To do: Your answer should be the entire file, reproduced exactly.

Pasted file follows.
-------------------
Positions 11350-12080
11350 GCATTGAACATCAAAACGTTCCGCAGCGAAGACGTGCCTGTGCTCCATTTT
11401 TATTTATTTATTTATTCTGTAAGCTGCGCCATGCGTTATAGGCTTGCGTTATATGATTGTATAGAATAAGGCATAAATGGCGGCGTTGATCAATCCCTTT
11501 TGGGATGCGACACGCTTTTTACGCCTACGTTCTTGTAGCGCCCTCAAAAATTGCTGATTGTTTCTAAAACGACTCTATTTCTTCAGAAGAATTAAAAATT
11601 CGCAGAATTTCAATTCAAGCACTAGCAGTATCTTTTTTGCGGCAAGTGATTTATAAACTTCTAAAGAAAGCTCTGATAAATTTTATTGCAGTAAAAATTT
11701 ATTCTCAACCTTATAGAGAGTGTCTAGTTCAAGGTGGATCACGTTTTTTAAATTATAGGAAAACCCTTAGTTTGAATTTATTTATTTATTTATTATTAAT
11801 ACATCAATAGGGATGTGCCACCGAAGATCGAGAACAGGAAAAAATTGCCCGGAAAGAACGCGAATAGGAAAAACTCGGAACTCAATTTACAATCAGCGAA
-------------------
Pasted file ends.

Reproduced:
Positions 11350-12080
11350 GCATTGAACATCAAAACGTTCCGCAGCGAAGACGTGCCTGTGCTCCATTTT
11401 TATTTATTTATTTATTCTGTAAGCTGCGCCATGCGTTATAGGCTTGCGTTATATGATTGTATAGAATAAGGCATAAATGGCGGCGTTGATCAATCCCTTT
11501 TGGGATGCGACACGCTTTTTACGCCTACGTTCTTGTAGCGCCCTCAAAAATTGCTGATTGTTTCTAAAACGACTCTATTTCTTCAGAAGAATTAAAAATT
11601 CGCAGAATTTCAATTCAAGCACTAGCAGTATCTTTTTTGCGGCAAGTGATTTATAAACTTCTAAAGAAAGCTCTGATAAATTTTATTGCAGTAAAAATTT
11701 ATTCTCAACCTTATAGAGAGTGTCTAGTTCAAGGTGGATCACGTTTTTTAAATTATAGGAAAACCCTTAGTTTGAATTTATTTATTTATTTATTATTAAT
11801 ACATCAATAGGGATGTGCCACCGAAGATCGAGAACAGGAAAAAATTGCCCGGAAAGAACGCGAATAGGAAAAACTCGGAACTCAATTTACAATCAGCGAA